Spaceborne GNSS-R for Sea Ice Classification Using Machine Learning Classifiers
The knowledge of Arctic Sea ice coverage is of particular importance in studies of climate change. This study develops a new sea ice classification approach based on machine learning (ML) classifiers through analyzing spaceborne GNSS-R features derived from the TechDemoSat-1 (TDS-1) data collected over open water (OW), first-year ice (FYI), and multi-year ice (MYI). A total of eight features extracted from GNSS-R observables collected in five months are applied to classify OW, FYI, and MYI using the ML classifiers of random forest (RF) and support vector machine (SVM) in a two-step strategy. Firstly, randomly selected 30% of samples of the whole dataset are used as a training set to build classifiers for discriminating OW from sea ice. The performance is evaluated using the remaining 70% of samples through validating with the sea ice type from the Special Sensor Microwave Imager Sounder (SSMIS) data provided by the Ocean and Sea Ice Satellite Application Facility (OSISAF). The overall accuracy of RF and SVM classifiers are 98.83% and 98.60% respectively for distinguishing OW from sea ice. Then, samples of sea ice, including FYI and MYI, are randomly split into training and test dataset. The features of the training set are used as input variables to train the FYI-MYI classifiers, which achieve an overall accuracy of 84.82% and 71.71% respectively by RF and SVM classifiers. Finally, the features in every month are used as training and testing set in turn to cross-validate the performance of the proposed classifier. The results indicate the strong sensitivity of GNSS signals to sea ice types and the great potential of ML classifiers for GNSS-R applications.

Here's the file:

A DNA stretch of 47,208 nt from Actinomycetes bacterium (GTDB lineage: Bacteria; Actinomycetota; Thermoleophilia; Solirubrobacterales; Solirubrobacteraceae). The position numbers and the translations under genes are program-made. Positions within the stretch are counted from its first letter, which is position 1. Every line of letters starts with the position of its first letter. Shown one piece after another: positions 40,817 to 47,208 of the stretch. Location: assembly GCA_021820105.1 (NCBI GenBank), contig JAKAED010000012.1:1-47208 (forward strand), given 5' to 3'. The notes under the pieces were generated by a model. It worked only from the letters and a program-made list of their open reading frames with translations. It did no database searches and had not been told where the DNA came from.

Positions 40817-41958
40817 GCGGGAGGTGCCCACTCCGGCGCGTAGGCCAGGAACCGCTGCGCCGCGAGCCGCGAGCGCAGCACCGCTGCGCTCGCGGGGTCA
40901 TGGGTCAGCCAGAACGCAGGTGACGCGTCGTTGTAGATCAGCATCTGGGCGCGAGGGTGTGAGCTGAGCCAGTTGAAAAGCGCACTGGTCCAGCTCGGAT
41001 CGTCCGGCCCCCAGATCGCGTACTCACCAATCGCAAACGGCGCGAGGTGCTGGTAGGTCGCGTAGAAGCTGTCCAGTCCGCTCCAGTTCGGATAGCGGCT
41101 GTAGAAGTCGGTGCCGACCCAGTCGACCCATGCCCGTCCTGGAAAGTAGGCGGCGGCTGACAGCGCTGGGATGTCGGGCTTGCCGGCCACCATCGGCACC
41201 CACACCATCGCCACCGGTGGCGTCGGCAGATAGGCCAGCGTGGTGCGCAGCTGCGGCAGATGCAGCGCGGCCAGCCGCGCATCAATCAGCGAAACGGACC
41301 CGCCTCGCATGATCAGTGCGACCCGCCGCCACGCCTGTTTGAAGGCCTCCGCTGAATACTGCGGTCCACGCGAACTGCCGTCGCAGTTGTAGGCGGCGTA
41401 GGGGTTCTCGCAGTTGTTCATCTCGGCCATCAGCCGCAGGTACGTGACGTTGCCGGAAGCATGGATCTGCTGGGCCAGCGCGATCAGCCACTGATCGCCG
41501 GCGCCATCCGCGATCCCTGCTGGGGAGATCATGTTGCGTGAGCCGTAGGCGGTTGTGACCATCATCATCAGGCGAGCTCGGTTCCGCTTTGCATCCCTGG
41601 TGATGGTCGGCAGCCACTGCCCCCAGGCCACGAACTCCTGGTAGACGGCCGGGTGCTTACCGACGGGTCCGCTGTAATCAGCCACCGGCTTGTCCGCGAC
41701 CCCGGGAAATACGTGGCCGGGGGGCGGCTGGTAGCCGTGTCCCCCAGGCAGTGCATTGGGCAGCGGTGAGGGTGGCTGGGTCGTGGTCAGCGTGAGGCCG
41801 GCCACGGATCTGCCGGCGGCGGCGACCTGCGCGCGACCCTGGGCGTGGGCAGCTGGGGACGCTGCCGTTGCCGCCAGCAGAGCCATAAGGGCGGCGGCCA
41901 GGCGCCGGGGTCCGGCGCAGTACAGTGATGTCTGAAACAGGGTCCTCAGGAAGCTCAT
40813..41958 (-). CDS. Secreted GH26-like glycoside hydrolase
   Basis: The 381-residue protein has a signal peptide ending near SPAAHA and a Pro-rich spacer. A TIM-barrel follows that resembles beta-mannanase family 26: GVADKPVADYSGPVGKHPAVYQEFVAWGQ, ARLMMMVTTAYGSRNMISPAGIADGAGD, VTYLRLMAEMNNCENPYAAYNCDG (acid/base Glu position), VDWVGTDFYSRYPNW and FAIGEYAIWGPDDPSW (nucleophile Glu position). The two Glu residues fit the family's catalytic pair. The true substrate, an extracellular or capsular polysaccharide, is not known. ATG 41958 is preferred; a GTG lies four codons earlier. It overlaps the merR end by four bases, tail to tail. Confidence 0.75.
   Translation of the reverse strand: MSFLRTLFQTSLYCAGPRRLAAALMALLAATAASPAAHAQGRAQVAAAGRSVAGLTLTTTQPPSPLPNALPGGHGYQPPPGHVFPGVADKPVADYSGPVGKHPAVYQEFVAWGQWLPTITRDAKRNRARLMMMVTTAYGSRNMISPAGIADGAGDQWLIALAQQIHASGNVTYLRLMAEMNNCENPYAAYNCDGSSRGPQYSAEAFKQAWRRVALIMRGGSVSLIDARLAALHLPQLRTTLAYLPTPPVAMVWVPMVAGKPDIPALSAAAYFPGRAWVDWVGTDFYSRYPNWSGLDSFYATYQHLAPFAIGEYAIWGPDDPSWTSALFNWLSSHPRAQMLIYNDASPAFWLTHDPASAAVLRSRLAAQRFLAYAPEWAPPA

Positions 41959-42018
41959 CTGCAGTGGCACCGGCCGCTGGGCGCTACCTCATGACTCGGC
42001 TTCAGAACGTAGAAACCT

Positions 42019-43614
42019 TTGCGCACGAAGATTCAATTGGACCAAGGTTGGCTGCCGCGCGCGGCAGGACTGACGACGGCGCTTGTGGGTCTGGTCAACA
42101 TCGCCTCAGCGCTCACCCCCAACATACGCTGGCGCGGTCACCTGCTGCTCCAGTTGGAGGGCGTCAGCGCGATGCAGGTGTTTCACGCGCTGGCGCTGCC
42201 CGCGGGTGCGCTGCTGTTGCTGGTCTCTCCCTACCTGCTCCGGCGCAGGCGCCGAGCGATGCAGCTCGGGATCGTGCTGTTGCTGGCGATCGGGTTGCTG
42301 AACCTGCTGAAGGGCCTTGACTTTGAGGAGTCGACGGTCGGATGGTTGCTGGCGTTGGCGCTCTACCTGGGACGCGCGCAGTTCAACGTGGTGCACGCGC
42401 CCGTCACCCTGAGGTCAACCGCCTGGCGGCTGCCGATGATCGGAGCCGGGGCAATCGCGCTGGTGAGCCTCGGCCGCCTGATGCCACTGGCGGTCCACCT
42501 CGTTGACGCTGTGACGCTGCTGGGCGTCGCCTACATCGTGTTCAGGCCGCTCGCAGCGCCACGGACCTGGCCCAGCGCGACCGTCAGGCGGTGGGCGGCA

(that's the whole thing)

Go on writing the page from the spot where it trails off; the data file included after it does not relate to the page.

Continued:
Published in: Remote Sensing, 10.3390/rs13224577, MDPI